Ralph Burns 32:00
It's interesting, because as I was I established that chat, so I wasn't running the meeting, but Mike was running the meeting. And after he ran, I'm like, Oh, where are we talking? And I added him inside slack and he got it. And he's really good. So he doesn't get distracted by like a message or it's almost like it's just fluid. He's just one of those people. And you're the same way you can do the same way. Some people aren't like that though. So like, oh, wait a second. Oh, I just got a message from somebody and they're in the middle of talking and totally lose their train of thought. So establishing the your back channel before the call is recommended. But as I was putting all that stuff in there, I was writing it not only for the people that are on the call, but also for you and Danielle, Danielle is our media buyer. So that Danielle, when you guys go in there, you can kind of see like instead Oh, why did he say that? instead of like he said, this be a little bit more descriptive. But it's a way for you to communicate sort of create summary notes, but also, you can't do that in a live meeting. It's Amazing,
Angela Ponsford 33:01
you know, you miss it.
Ralph Burns 33:04
You just completely missed like you can communicate with people, you got five other people and then you have to your customers three customers on the call. And we're strategizing in the back, like what should we say next? What should we focus on? If we were in a physical meeting that wouldn't be able to do it. And we've actually had a physical meeting with them. And I remember thinking, jeez, I wish this was virtual. So I could message these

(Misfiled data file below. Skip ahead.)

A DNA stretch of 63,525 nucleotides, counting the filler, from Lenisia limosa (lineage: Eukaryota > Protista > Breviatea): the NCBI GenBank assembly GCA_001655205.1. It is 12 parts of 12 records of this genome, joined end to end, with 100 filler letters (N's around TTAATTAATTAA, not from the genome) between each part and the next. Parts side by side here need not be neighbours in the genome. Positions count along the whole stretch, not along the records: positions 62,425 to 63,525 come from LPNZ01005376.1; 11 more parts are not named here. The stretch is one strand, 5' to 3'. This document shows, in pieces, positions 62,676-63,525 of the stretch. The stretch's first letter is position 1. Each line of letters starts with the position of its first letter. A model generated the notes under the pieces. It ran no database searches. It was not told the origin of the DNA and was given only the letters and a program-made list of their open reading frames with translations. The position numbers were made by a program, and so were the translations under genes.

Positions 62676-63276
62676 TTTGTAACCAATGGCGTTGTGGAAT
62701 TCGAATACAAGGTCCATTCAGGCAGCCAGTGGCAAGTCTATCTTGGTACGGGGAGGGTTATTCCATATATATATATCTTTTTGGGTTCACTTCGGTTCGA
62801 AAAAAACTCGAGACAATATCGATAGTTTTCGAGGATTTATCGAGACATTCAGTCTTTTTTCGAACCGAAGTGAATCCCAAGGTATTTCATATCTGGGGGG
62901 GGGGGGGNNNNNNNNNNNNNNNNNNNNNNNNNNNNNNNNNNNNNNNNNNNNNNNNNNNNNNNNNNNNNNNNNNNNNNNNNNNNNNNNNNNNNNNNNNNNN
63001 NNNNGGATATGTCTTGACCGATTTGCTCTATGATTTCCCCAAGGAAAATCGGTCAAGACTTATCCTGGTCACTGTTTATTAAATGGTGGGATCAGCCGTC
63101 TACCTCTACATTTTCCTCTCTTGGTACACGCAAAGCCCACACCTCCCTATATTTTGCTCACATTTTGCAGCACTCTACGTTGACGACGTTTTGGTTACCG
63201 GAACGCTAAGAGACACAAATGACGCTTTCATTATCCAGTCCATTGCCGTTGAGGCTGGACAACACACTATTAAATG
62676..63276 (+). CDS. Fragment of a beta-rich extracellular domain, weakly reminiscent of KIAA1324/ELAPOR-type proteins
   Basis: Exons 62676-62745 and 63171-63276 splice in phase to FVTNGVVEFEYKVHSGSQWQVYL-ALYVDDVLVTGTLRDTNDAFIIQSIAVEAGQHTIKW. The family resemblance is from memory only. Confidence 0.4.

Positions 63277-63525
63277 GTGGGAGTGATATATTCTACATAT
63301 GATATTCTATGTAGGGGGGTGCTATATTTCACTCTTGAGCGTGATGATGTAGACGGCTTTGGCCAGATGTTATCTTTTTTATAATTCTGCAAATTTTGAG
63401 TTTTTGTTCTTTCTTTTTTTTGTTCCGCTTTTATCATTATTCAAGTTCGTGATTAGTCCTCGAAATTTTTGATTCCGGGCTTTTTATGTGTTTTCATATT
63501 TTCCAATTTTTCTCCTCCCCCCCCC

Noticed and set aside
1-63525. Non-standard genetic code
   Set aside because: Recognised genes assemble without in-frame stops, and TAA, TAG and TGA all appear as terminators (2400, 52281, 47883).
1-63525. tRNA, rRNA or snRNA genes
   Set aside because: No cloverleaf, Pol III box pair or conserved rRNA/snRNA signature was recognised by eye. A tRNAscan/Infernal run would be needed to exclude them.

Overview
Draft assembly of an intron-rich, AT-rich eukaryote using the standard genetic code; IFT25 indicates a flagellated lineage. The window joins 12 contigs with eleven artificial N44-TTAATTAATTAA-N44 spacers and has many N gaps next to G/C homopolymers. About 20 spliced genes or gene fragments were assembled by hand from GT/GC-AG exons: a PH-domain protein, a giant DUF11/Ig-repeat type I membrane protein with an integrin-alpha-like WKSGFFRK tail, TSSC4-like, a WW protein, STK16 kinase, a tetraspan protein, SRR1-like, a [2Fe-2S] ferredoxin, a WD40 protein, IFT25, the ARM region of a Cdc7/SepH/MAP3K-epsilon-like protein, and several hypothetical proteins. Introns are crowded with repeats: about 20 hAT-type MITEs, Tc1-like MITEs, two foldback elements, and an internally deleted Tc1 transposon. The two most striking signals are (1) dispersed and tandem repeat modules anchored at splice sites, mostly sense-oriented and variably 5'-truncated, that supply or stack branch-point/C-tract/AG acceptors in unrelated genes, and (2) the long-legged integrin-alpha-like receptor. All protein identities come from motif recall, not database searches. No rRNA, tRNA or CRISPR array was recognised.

Deacon Bradley 33:24
guys. The same thing happened to me. So me and Mike and Angela, or at a customer's office last year, and we were having this meeting, and we're all kind of looking at each other, like, where are we supposed to talk during the meeting? So as backwards, right. So remember the importance of those back channels, they're super effective, and once you get used to them, you're honestly you're really gonna hate physical in person meetings because it's just so awkward. After the meeting, we found to be another really important time. Talking about that back channel that was almost like meeting notes that created themselves, Angela was able to catch right up with how things had gone there. In the absence of that, one of the things that we do is we just say, hey, the organizer of the meeting, whoever was running it, or will designate this person in the meeting, post your notes, the appropriate Slack channel. This is so important. So if Ralph hadn't had that back channel, it could have easily been the same thing achieved with just Hey, post your notes after the meeting there so that people can, like that's what slack is for is to keep people in the loop.
Ralph Burns 34:34
Yeah, and in Mike's case, on that meeting, we were doing our back channel, which sort of created some meeting notes, but he actually had a shared document with the customer. And he was actually writing in follow ups there and summary items for everyone. And I think that's helpful too. So I mean, there's the back channel, and then there's the front channel and the front. I mean, you shouldn't be like talking about customers behind their back. But I mean, it's like, there is some stuff that you just need to keep internal But yeah, so there's sort of dual purposes to both. And they're both used in the right way to keep things really organized and on time. I really love the slack. I don't know if this is an official tagline. I saw it in their advertising recently. And I was like,